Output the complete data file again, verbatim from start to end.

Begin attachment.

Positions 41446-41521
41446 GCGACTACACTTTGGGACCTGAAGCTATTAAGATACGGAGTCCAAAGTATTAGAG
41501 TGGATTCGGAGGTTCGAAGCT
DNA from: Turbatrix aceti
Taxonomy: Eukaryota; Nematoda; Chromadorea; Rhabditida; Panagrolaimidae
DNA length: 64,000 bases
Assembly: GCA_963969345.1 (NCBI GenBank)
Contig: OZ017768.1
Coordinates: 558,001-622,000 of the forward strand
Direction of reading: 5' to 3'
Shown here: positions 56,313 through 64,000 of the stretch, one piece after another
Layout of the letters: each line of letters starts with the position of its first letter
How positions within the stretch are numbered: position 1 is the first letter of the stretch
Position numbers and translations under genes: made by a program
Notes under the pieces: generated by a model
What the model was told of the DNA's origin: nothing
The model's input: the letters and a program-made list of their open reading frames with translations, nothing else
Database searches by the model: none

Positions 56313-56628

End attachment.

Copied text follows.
Positions 41446-41521
41446 GCGACTACACTTTGGGACCTGAAGCTATTAAGATACGGAGTCCAAAGTATTAGAG
41501 TGGATTCGGAGGTTCGAAGCT
DNA from: Turbatrix aceti
Taxonomy: Eukaryota; Nematoda; Chromadorea; Rhabditida; Panagrolaimidae
DNA length: 64,000 bases
Assembly: GCA_963969345.1 (NCBI GenBank)
Contig: OZ017768.1
Coordinates: 558,001-622,000 of the forward strand
Direction of reading: 5' to 3'
Shown here: positions 56,313 through 64,000 of the stretch, one piece after another
Layout of the letters: each line of letters starts with the position of its first letter
How positions within the stretch are numbered: position 1 is the first letter of the stretch
Position numbers and translations under genes: made by a program
Notes under the pieces: generated by a model
What the model was told of the DNA's origin: nothing
The model's input: the letters and a program-made list of their open reading frames with translations, nothing else
Database searches by the model: none

Positions 56313-56628